Lawsuit In Texas Turns Racial Justice On Its Head
ST. LOUIS — CHERYL HOPWOOD has struggled most of her life to overcome adversity. Although her father died when she was young, she worked her way through college and became a certified public accountant. But when she decided to become a lawyer, Ms. Hopwood says she ran into an obstacle she could not surmount - racial bias.
This might be a typical story, except that Hopwood is white. She and three other plaintiffs are suing the University of Texas Law School for ``reverse discrimination.''
They charge that the law school's separate admissions requirements for black and Mexican-American applicants are unconstitutional.
The closely watched case was heard in June in federal district court in Austin, Texas, and a decision is expected in the next few weeks. The outcome could determine the future for affirmative-action policies put in place at universities two decades ago.
The case could also add fuel to a growing backlash against racial preferences.
``Prior to this case, I don't think people had an understanding of the degree and extent to which the standards differed for different races,'' says Michael Rosman, assistant general counsel at the Center for Individual Rights in Washington and a lawyer for the plaintiffs.
The University of Texas Law School application asks applicants to check one of six boxes identifying race and clearly states: ``Race/ethnicity may be one factor in the admissions decision.''
During the trial, the University of Texas admitted that when Hopwood applied to the law school, blacks competed only against other black applicants and Mexican-Americans competed only against themselves, while everyone else competed against one another. The law school changed that policy just weeks before the case went to trial.
``We did that, frankly, because the judge had expressed concern about those aspects of the plan,'' says Harry Reasoner, a lawyer for the university. ``We no longer will have a separate subcommittee of the main admissions committee focusing on minority admissions.''
As the premier public law school in a state where ethnic minorities make up 40 percent of the population, the University of Texas has an obligation to help train minority lawyers, Mr. Reasoner says. Several minority graduates of the law school are now political leaders in Texas; and Federico Pena, Clinton's secretary of transportation, is also a graduate.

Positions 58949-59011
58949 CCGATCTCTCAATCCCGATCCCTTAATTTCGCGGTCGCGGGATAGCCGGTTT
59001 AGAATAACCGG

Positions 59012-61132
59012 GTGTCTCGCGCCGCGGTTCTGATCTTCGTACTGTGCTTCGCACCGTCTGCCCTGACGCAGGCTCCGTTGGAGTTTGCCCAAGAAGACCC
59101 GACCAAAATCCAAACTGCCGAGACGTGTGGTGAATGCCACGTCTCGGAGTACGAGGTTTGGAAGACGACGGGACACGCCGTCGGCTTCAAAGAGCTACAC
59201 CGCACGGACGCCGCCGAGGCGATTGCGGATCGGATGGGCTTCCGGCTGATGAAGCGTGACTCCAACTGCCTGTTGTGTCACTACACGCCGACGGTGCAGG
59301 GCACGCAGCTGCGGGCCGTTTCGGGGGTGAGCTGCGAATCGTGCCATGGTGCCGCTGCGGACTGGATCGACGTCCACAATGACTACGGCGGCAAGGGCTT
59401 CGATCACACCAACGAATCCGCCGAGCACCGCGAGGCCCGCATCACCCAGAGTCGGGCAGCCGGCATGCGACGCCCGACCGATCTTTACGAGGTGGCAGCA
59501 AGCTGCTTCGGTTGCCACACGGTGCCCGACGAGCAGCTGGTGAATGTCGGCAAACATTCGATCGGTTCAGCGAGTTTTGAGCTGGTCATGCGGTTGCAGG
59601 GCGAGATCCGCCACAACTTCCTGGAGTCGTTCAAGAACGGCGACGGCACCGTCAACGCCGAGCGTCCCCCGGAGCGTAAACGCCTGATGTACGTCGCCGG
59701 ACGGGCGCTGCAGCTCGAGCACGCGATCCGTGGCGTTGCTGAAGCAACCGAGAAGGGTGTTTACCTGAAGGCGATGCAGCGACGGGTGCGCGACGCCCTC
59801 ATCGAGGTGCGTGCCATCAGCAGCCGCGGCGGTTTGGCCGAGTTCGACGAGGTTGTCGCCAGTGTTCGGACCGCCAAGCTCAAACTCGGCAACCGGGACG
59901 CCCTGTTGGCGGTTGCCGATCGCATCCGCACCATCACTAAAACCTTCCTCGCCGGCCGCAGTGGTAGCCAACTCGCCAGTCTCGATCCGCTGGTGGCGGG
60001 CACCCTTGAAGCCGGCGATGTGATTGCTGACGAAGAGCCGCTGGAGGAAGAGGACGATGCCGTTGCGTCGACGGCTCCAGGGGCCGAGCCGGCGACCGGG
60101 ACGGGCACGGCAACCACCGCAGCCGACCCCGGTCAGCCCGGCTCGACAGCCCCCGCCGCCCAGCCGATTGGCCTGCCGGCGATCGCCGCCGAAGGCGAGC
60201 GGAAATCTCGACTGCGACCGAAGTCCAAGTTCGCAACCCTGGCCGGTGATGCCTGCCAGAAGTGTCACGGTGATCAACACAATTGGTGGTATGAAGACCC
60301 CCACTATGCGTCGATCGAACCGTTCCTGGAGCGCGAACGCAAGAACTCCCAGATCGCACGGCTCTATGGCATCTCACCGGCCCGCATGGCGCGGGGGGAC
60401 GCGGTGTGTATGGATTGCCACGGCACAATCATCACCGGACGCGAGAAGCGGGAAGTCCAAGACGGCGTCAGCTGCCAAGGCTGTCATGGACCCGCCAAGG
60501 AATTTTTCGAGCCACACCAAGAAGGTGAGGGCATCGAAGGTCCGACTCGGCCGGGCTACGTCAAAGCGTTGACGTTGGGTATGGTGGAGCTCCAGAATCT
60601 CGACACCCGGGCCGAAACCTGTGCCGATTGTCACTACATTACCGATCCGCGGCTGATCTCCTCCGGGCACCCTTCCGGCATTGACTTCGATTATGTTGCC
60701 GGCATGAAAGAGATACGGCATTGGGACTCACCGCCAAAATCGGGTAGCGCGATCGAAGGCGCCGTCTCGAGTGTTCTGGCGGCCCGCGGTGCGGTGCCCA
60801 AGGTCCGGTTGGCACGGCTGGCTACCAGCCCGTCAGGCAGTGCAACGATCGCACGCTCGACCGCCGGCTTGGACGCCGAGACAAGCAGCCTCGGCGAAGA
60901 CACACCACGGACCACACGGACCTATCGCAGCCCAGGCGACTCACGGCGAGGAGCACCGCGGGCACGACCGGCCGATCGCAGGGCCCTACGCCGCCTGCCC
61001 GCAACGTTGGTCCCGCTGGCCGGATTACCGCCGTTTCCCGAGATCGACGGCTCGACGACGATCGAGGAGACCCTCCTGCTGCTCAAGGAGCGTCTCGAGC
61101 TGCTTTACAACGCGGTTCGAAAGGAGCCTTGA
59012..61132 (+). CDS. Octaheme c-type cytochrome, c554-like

``When a state has a history of discrimination against minorities, there is an affirmative duty to eliminate the effects of that discrimination,'' Reasoner says.
In recent years, the law school has kept a steady enrollment of 7 percent blacks and 11 percent Mexican-Americans in each entering class. Other minorities are not eligible for the affirmative-action program. ``In Texas, those are the two historically substantial minorities where we've had a history of discrimination in our public schools that call for a remedy,'' Reasoner explains.
The plaintiffs argue that this is a discriminatory quota system.
``We say that it doesn't matter whether you call it a quota, or a target, or a goal, if you're setting aside a certain number of seats for minorities, it's unconstitutional,'' Mr. Rosman says.
In 1978, the United States Supreme Court ruled 5 to 4 that the University of California violated Allan Bakke's rights when his application to medical school was denied because he is white.
``It was considered half a victory for Bakke and half a victory for affirmative action,'' says Reginald Wilson, a senior scholar at the American Council on Education in Washington. ``The Bakke case made it very clear that you can take race into consideration, but you cannot set aside a specific number of seats. The court will have to decide whether taking race into consideration automatically establishes a quota.''
The costs of affirmative action are acknowledged by both sides of this case. Yet they disagree about whether the costs are too high or worth bearing.
Without affirmative action, you would have ``tokenism,'' Reasoner warns. ``In the end, I think it's true that there is some cost to having affirmative action. But then you have to ask yourself: What would the cost be if the University of Texas had a lily-white law school? It seems to me that would be a far higher cost in a state that is 40 percent minority.''
No matter which way the judge rules, Mr. Wilson expects the case to end up before the Supreme Court.
``I don't believe that either a district or appeals court ruling will stand,'' he says. ``[Both sides are] going to challenge it no matter how it comes out.''